Miracles Theo blog 25 iii 19

  • Did the miracles in the New Testament really happen? Most of  them probably not, but that doesn’t mean they have nothing significant to tell us.  I once knew a man who had been at Cambridge when Wittgenstein was there.  According to him Wittgenstein didn’t give lectures but did give a kind of seminar in his sitting room in Trinity once a week.  This room was painted entirely white and had nothing in it except a cot on which Wittgenstein sat.  The sessions were conducted in deep silence, except Wittgenstein would from time to time utter some remark and the silence would deepen even further, until suddenly Wittgenstein would leap up and rush to the nearest cinema where he would sit in the front row so the screen filled all his vision and stopped him thinking.  People went mad to attend these sessions, the room was crammed with people sitting on the floor and jamming the window sills and the doorway.  He was just magical, apparently.   My friend was deeply imprinted by the excitement of the faculty of moral sciences at Cambridge(now lamentably called the department of philosophy just like everywhere else) in  those years, and listening to him and touched a little by his lived experience, even I felt warmed by the fading embers of that fire.  Just what was it about Wittgenstein that thrilled people so much?  They couldn’t say.  It was just being in his presence.  So how could you tell someone else what it felt like? ‘Wittgenstein occasionally said something and then went off to the cinema’ hardly does it.  Indeed, this reducing the experience to the bare facts almost becomes an untruth.  If you said ‘Wittgenstein floated up to the ceiling and turned into a  sphere of shimmering silver and a voice came saying ‘This  is beloved Ludwig who is trying to tell you he isn’t telling you the full truth because everything we think and say is hemmed in by the limitations of language’ ” it would catch more of what it felt like to be there.  I’m not saying categorically that Jesus didn’t walk on water or feed five thousand people with a few bits of bread and a couple of fishes.  I wasn’t there so I don’t know,  and in this amazing world anything might happen.  I’m bored to tears by Gradgrindian fact fact fact materialists who don’t seem to have noticed the incomprehensibly mysterious universe, escaping the very boundaries of our thought (yes language can’t contain it, so wonderful are science’s current discoveries, Wittgenstein was right).   But I don’t think it likely.  The New Testament writers were trying to tell us what it was like to be in the presence of this magical, wonderful man.  ‘He got up, did a bit of preaching and then went back to Carpharneum’ hardly does it.  He lit a fire in them.  Do I still feel touched by something of that warmth?  Yes I do.  If anybody could have walked on water, even if he didn’t, it was him.  Even now, his presence  is so vividly present in these marvellous  texts.   And that’s enough for me.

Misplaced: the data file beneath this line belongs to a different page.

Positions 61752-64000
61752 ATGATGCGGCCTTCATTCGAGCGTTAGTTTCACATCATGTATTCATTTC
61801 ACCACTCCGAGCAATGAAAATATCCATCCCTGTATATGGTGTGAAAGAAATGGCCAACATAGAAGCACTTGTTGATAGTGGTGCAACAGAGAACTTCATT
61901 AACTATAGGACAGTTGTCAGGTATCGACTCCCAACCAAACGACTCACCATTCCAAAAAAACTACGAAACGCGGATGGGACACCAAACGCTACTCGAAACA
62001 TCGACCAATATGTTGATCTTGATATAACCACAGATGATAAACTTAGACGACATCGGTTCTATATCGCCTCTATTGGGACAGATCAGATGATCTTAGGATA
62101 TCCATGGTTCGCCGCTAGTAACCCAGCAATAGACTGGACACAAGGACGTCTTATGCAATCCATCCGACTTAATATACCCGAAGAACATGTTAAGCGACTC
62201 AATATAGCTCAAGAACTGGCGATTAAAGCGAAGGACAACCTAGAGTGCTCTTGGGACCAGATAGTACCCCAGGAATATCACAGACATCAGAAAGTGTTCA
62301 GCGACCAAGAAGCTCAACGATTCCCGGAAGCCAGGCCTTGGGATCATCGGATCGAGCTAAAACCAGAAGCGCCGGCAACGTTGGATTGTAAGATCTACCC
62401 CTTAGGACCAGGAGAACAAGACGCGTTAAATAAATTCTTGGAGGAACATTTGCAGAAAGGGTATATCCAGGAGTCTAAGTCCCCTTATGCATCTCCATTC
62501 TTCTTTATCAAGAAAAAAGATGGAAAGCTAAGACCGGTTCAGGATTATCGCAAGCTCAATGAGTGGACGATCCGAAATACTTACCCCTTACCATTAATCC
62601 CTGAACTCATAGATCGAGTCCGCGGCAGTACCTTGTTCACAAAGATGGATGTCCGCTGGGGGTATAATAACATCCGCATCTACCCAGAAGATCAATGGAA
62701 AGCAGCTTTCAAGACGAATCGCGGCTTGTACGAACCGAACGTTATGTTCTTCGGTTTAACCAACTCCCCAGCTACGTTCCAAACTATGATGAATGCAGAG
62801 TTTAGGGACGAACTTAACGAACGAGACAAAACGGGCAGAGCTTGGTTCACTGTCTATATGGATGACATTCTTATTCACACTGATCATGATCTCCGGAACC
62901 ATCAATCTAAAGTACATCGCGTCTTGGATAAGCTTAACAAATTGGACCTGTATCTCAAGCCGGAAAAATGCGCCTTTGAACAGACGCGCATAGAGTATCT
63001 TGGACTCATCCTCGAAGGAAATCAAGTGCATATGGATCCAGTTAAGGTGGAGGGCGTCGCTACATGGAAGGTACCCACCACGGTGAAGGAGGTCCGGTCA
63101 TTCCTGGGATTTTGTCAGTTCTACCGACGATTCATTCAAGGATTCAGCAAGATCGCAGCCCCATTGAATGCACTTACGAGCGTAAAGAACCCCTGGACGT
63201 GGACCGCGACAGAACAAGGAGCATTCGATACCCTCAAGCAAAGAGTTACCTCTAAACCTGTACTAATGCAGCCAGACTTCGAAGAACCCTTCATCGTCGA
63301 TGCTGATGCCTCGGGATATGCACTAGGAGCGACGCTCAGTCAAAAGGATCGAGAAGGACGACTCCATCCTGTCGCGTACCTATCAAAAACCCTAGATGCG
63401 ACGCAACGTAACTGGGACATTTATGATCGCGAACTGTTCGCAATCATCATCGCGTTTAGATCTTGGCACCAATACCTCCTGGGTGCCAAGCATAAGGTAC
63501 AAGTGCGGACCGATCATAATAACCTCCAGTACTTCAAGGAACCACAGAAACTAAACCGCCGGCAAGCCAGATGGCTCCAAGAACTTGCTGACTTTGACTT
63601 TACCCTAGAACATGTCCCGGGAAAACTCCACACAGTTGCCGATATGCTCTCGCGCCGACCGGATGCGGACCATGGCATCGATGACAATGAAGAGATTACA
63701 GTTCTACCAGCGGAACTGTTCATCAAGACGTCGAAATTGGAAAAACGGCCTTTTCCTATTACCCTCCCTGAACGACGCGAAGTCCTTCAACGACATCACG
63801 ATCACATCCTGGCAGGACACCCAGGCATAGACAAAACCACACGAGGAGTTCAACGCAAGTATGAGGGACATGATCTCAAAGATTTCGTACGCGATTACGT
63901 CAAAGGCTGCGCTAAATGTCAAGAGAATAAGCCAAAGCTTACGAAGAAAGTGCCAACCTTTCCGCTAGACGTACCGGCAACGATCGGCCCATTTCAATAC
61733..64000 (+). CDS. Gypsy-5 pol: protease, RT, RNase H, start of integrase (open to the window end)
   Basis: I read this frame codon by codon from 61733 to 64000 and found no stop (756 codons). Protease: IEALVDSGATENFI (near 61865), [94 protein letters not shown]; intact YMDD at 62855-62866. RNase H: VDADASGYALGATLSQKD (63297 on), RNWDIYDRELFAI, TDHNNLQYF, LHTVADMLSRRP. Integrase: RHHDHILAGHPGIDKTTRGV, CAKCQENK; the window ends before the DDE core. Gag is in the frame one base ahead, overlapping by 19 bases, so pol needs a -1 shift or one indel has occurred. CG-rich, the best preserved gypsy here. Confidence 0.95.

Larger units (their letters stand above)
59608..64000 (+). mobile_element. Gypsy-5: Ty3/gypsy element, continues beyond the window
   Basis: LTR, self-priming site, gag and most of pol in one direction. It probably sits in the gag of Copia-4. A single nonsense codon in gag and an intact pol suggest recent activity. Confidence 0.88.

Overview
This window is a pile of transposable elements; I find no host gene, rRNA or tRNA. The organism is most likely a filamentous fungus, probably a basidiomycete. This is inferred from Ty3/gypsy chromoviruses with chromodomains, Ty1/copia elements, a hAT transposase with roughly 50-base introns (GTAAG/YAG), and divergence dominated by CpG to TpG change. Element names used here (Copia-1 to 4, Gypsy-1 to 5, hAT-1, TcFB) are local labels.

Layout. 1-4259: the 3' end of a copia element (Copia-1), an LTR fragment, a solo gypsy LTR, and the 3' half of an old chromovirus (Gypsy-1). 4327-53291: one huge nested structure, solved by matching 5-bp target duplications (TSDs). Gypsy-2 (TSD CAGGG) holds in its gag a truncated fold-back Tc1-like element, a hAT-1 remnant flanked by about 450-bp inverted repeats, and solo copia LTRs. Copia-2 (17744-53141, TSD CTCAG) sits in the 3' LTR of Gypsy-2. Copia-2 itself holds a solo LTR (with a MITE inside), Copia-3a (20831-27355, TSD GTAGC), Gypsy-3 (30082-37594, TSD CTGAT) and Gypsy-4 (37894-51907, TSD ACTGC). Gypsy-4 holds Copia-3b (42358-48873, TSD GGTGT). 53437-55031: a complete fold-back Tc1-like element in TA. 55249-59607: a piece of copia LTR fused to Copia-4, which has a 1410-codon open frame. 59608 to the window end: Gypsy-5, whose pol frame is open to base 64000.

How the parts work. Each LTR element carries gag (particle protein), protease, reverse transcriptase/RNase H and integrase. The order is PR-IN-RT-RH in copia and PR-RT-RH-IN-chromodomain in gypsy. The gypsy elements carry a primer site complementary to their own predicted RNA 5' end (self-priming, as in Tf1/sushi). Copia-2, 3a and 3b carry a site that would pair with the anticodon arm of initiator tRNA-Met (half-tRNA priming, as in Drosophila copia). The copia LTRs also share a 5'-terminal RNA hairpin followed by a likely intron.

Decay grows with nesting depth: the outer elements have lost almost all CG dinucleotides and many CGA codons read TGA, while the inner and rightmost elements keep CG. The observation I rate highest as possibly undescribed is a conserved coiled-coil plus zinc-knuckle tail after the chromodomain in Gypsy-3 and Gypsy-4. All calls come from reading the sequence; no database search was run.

Related Posts

Leave a Reply

You can use these tags: <a href="" title=""> <abbr title=""> <acronym title=""> <b> <blockquote cite=""> <cite> <code> <del datetime=""> <em> <i> <q cite=""> <strike> <strong>